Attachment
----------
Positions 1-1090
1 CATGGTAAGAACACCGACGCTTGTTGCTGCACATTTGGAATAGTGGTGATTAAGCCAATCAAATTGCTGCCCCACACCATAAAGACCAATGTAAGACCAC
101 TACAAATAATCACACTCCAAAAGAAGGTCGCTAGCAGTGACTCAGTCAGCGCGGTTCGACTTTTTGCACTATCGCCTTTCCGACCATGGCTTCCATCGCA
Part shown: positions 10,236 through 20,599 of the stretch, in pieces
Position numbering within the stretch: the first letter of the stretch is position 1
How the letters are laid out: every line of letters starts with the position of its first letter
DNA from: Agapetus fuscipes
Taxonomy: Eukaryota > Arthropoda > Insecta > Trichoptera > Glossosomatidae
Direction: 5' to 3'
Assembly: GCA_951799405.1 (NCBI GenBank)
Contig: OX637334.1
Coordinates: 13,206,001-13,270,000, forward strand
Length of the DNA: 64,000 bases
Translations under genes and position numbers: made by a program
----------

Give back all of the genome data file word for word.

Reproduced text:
Positions 1-1090
1 CATGGTAAGAACACCGACGCTTGTTGCTGCACATTTGGAATAGTGGTGATTAAGCCAATCAAATTGCTGCCCCACACCATAAAGACCAATGTAAGACCAC
101 TACAAATAATCACACTCCAAAAGAAGGTCGCTAGCAGTGACTCAGTCAGCGCGGTTCGACTTTTTGCACTATCGCCTTTCCGACCATGGCTTCCATCGCA
Part shown: positions 10,236 through 20,599 of the stretch, in pieces
Position numbering within the stretch: the first letter of the stretch is position 1
How the letters are laid out: every line of letters starts with the position of its first letter
DNA from: Agapetus fuscipes
Taxonomy: Eukaryota > Arthropoda > Insecta > Trichoptera > Glossosomatidae
Direction: 5' to 3'
Assembly: GCA_951799405.1 (NCBI GenBank)
Contig: OX637334.1
Coordinates: 13,206,001-13,270,000, forward strand
Length of the DNA: 64,000 bases
Translations under genes and position numbers: made by a program